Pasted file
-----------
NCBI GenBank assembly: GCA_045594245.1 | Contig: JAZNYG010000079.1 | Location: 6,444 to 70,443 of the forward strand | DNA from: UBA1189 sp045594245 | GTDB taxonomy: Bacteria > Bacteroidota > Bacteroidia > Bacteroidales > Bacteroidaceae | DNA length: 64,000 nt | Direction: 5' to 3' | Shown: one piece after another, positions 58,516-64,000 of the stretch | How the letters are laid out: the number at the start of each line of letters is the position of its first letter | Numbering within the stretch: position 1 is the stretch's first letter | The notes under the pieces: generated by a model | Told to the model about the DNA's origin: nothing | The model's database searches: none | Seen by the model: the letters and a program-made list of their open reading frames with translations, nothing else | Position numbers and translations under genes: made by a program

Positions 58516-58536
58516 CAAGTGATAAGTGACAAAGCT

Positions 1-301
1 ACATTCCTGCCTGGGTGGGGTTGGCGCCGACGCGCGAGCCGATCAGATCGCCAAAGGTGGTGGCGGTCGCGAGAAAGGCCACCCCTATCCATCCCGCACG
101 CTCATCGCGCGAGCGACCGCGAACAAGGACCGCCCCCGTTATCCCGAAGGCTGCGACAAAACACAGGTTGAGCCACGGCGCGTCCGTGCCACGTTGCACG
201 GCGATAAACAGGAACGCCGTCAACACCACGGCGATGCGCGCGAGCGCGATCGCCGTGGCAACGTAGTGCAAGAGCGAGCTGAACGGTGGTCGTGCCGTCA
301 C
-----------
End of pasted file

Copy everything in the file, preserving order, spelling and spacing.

NCBI GenBank assembly: GCA_045594245.1 | Contig: JAZNYG010000079.1 | Location: 6,444 to 70,443 of the forward strand | DNA from: UBA1189 sp045594245 | GTDB taxonomy: Bacteria > Bacteroidota > Bacteroidia > Bacteroidales > Bacteroidaceae | DNA length: 64,000 nt | Direction: 5' to 3' | Shown: one piece after another, positions 58,516-64,000 of the stretch | How the letters are laid out: the number at the start of each line of letters is the position of its first letter | Numbering within the stretch: position 1 is the stretch's first letter | The notes under the pieces: generated by a model | Told to the model about the DNA's origin: nothing | The model's database searches: none | Seen by the model: the letters and a program-made list of their open reading frames with translations, nothing else | Position numbers and translations under genes: made by a program

Positions 58516-58536
58516 CAAGTGATAAGTGACAAAGCT

Positions 1-301
1 ACATTCCTGCCTGGGTGGGGTTGGCGCCGACGCGCGAGCCGATCAGATCGCCAAAGGTGGTGGCGGTCGCGAGAAAGGCCACCCCTATCCATCCCGCACG
101 CTCATCGCGCGAGCGACCGCGAACAAGGACCGCCCCCGTTATCCCGAAGGCTGCGACAAAACACAGGTTGAGCCACGGCGCGTCCGTGCCACGTTGCACG
201 GCGATAAACAGGAACGCCGTCAACACCACGGCGATGCGCGCGAGCGCGATCGCCGTGGCAACGTAGTGCAAGAGCGAGCTGAACGGTGGTCGTGCCGTCA
301 C